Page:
Ragtime and Stride are two styles of American piano playing that are closely related and often mistaken for one another. Both styles are virtuosic with an active, steady bass line with a syncopated melodic line in the right hand. The styles developed over a short period of time, first Ragtime and then Stride.
Here’s a breakdown of some features that set these two styles of playing apart.
Ragtime repertoire consisted primarily of “rags,” a compositional form and style inspired by marches. These pieces of music were typically written down and played as the sheet music dictated. Most rags were composed in duple meter (2/4 or 2/2), though there are a fair selection of waltzes (3/4) in the repertoire. They often consist of four strains, melodic ideas typically 16 measures each that are organized in the following form:
||: A :|| ||: B :|| A ||: C :|| ||: D :||
A common formal variation is to include a final playing of the “A” strain at the end of the piece. Rags often start with a short introduction before the first playing of the “A” strain. Other modifications to the form are possible, even prevalent.
Stride repertoire was more open-ended. It included songs from the Great American Songbook as well as original compositions. Tin Pan Alley songs were typically published in the form of a very generic piano arrangement. This gave stride pianists room to add their own personalities into these songs rather than being beholden to the sheet music.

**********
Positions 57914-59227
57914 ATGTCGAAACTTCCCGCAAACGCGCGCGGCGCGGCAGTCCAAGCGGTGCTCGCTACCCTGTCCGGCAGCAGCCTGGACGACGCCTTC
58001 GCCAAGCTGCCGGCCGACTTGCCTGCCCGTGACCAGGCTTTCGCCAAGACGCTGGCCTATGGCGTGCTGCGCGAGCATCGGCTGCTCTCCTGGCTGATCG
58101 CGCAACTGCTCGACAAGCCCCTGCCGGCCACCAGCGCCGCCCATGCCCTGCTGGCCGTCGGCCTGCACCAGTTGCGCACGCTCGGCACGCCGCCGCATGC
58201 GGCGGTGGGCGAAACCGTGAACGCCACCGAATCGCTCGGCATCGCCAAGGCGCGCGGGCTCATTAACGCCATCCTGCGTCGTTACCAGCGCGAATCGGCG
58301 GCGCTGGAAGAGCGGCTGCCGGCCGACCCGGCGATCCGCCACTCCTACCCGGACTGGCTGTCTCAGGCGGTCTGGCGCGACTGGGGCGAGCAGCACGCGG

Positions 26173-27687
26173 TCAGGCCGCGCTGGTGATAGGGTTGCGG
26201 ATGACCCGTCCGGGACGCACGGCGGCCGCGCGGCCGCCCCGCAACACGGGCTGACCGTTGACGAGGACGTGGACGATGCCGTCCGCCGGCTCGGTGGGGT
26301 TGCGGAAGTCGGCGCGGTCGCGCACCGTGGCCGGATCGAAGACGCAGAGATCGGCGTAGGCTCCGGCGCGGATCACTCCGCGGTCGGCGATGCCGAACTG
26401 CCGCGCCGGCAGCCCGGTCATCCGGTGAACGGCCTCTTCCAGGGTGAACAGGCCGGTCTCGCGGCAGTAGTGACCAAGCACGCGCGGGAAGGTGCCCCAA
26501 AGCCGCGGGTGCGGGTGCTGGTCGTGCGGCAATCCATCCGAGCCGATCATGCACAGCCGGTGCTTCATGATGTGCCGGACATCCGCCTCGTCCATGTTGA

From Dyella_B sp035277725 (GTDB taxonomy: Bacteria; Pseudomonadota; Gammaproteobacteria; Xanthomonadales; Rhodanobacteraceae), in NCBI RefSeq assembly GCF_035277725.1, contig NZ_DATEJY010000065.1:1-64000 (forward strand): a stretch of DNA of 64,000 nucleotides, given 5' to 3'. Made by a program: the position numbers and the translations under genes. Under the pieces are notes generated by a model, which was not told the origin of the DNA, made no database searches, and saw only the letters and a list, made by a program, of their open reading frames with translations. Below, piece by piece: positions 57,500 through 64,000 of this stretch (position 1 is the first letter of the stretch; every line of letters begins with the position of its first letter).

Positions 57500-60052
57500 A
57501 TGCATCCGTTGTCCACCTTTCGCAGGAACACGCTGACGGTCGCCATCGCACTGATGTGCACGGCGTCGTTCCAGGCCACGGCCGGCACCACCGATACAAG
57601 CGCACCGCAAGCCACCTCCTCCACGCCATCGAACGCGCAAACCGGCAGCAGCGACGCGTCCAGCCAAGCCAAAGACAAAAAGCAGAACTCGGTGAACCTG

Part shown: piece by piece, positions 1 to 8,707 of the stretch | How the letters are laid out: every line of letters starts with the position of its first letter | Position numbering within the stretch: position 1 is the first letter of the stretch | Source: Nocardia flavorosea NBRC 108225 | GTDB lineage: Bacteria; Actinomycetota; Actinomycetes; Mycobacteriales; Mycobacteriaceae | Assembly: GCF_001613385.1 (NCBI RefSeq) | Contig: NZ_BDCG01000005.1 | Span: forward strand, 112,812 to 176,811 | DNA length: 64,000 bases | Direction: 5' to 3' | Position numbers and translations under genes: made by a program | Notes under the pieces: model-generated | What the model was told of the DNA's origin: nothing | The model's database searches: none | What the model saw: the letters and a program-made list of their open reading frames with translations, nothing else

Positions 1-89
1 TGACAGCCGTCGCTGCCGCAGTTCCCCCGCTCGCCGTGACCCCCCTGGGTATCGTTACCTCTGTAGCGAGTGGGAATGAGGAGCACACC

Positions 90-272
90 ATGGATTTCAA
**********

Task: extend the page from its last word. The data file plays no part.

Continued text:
Ragtime music did not involve improvisation. It stayed true to the written music. Sometimes, performers would repeat sections of pieces more times than indicated to add length to the pieces, particularly during social functions.
Stride allowed for more embellishments and improvisation as part of the performance of pieces. This component was critical to moving forward from Ragtime into the Jazz tradition.
Ragtime originated in the southern and midwestern United States in the 1890s. Missouri was a central hub for the music, perhaps in part because legendary Ragtime composer and pianist Scott Joplin made Sedalia, MO his home for much of his life.
Stride originated in Harlem, New York City around 1920. James P. Johnson, Fats Waller, and Willie “The Lion” Smith were the three pianists credited with being innovators and masters of Stride piano. These artists were aware of Ragtime and drew from its rich tradition in their own music.
Ragtime waxed and waned in popularity before recorded music was commonplace. The music was primarily preserved in the sheet music published during the time. Toward the end of the Ragtime Era, player pianos came into prominence and some Ragtime performances were preserved as piano rolls. Once music recording technologies advanced, some of the surviving pianists of the Ragtime Era, such as Eubie Blake and Joseph Lamb, recorded their works.
Stride developed alongside early recording technology. This is a true gift because we, a century later, can hear how Stride was played at the time of its creation by the artists who created it.
I hope this explanation helps bring clarity to how Ragtime and Stride are distinctive approaches to pianistic performance and composition in the United States.
Learn More About Ragtime
This is a collection of the sources I have used for my research on ragtime. I am always looking for more places to learn, so please let me know if you have any recommendations.